So what other option do you have if you want to buy an investment property? Well, many wise investors buy based on yield or the return they get from their rental property. They pay a deposit as well as using their equity to finance it and use principal and interest loans. They ensure that their equity in a property is high enough to ensure that if values go down their bank will still be comfortable with their lending.

These investors buy in locations where the capital gain may be smaller but the return is better so they are more comfortable in the short term and still enjoying growth in the long term. And it’s because of their strategy that they can afford to hold them long term.

You need to decide if you will gamble on short term gains or accept slower, long term gains with much less risk of it disappearing. It comes down to your risk profile, personal situation and financial stability. Most importantly, seek professional financial advice rather than following a plan just because it looks like everyone else is doing it.

Robyn Forryan

Property Magic

0800 800455

021470612

Advising Auckland property buyers

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What is going to happen in the market this year?

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Happy New Year. I am sure you have begun the year with excellent intentions as I have (and as I do every year) and are hoping that this time you turn your goals into reality while kicking those bad habits into the past forever.

We are so fortunate that we get to move into the new year in summer when anything and everything seems possible and when most of us have enjoyed some holidays. It certainly makes it easier to set goals and prepare action plans for the year.

For everyone who has property in their goals in any guise the first question which always comes to mind is “What is going to happen in the Auckland market this year?”

Last year ended quietly for the Auckland property market with prices levelling out and the number of properties for sale increasing. The impact of the lending criteria changes and the reduction in bank lending hit investors hard just as the Reserve Bank intended but given time I am sure that they will bounce back as they have through previous changes.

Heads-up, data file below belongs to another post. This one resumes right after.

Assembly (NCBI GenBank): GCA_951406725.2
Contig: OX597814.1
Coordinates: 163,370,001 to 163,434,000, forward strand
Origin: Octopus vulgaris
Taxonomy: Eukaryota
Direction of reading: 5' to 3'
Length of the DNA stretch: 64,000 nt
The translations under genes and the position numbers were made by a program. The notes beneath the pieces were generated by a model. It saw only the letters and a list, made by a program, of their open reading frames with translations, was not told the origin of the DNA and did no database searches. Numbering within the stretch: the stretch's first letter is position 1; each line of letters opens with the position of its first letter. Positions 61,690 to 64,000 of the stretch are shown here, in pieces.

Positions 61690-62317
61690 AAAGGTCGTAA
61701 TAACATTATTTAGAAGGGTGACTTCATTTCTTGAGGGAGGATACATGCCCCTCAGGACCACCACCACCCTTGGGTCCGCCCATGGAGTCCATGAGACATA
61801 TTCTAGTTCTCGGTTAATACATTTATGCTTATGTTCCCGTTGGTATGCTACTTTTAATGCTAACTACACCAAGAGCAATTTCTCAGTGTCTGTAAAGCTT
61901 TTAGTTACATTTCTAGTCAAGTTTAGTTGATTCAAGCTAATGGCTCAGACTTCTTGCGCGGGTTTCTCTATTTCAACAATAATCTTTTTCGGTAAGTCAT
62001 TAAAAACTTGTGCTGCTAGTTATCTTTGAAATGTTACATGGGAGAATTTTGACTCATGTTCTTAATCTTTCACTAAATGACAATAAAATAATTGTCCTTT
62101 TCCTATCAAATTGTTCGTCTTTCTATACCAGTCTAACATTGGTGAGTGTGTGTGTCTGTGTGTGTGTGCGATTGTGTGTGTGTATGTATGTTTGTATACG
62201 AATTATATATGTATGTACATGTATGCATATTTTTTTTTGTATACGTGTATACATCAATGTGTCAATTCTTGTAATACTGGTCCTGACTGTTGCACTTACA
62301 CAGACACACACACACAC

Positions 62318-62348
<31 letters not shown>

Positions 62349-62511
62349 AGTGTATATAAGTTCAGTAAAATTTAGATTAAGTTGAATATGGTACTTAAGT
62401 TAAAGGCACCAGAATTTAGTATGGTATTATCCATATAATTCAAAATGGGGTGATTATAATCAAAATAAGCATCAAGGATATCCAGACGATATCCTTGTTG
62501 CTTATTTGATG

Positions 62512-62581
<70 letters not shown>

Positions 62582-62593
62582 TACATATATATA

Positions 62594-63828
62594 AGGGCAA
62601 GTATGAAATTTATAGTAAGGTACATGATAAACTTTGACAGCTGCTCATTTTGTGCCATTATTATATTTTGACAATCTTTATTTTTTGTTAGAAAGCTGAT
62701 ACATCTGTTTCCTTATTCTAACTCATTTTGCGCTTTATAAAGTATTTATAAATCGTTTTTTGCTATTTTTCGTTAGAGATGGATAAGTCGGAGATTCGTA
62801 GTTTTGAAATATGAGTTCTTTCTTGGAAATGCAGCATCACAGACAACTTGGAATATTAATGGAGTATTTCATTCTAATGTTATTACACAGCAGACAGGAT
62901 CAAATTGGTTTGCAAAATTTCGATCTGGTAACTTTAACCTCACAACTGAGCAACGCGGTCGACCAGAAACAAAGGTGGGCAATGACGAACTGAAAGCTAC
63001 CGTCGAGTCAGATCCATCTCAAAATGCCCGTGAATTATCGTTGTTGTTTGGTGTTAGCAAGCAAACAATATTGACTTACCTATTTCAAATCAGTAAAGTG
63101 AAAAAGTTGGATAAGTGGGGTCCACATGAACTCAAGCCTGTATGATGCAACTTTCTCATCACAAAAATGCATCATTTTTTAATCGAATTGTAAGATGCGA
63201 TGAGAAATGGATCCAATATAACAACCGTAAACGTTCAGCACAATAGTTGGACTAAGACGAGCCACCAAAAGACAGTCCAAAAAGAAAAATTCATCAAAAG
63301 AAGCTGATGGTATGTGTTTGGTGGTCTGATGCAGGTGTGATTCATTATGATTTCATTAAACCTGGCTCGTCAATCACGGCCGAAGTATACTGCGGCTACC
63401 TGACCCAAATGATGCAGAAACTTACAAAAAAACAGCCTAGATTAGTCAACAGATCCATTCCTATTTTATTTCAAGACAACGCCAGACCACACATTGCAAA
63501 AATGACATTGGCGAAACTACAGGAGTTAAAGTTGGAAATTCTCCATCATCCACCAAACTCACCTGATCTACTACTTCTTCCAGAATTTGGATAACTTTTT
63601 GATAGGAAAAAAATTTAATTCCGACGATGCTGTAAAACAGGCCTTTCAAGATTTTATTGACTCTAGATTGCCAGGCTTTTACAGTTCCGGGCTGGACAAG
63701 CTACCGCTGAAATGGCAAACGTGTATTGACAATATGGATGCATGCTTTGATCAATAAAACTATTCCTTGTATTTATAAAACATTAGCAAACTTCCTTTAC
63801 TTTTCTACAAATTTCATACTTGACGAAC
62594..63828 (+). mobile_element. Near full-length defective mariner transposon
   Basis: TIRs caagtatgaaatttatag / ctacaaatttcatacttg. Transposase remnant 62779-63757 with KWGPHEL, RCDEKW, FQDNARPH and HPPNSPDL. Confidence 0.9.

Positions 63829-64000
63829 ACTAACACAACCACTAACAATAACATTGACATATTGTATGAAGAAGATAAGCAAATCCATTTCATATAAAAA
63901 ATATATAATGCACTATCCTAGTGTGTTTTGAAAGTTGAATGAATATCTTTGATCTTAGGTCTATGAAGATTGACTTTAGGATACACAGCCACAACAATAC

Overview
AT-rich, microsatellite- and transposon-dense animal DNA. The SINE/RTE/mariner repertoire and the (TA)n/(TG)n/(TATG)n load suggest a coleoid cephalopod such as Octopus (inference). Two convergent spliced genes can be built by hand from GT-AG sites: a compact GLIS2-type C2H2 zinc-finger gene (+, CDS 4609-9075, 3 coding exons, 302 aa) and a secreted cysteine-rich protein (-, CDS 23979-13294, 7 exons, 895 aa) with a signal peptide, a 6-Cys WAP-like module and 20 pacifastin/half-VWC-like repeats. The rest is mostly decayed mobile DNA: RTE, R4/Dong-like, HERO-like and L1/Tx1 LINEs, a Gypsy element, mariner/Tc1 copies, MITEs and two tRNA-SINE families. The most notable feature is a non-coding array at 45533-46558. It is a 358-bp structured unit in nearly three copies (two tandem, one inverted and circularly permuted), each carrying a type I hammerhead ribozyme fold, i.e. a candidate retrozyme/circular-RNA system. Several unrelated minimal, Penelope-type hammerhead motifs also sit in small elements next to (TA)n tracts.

An article in the New Zealand Herald examined what is likely to happen to house prices by interviewing economists and the most interesting aspect for me was that they all agreed that there have been no changes to the fundamentals that are driving the market so it is likely that it will continue in the same trend that we saw before these limitations were put in place. In other words; they don’t see it as a bubble which could burst but rather as a reflection of the way in which Auckland has become an international city.

Of course this doesn’t mean that everyone will be happy with the way the market is developing. For investors the extremely low returns they are getting for their funds invested in Auckland housing may lead many to look elsewhere. The problem is they are often trying to find that elusive part of New Zealand where they can get a higher yield as well as capital growth.

And first-home buyers will continue to struggle to be able to buy especially in the suburbs they really want to live in. The move into becoming a property owner in Auckland does not look as if it is going to get any easier and could become even more difficult if interest rates begin to rise later in the year.

I think that the Auckland market will offer very different challenges this year depending on your life stage and financial goals. Retiring baby boomers looking for higher income may see that having so much money invested in Auckland property is not giving them the lifestyle they want and may consider other locations and investments. Younger families may also see opportunities in other parts of New Zealand where a first home is much more affordable.

But Auckland will keep growing and the increasing number of people will continue to keep driving the need for more housing so the challenges of buying property will be with us again in 2017.

Just remember that whatever your property goals are for this year your action plan to achieve them will need to contain difficult strategies and painful compromises but in 20 years’ time you will be glad you had goals and that you followed through to achieve them – of that I am very sure.

Robyn Forryan

Property Magic

0800 800455

021470612

Advising Auckland property buyers

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The silence is deafening

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Regardless of the current easing of the Auckland market it is very clear that there are no indications of a sudden drop in house prices. There are also no indications of a sudden increase in the amount of money being earned by average workers such as teachers and nurses.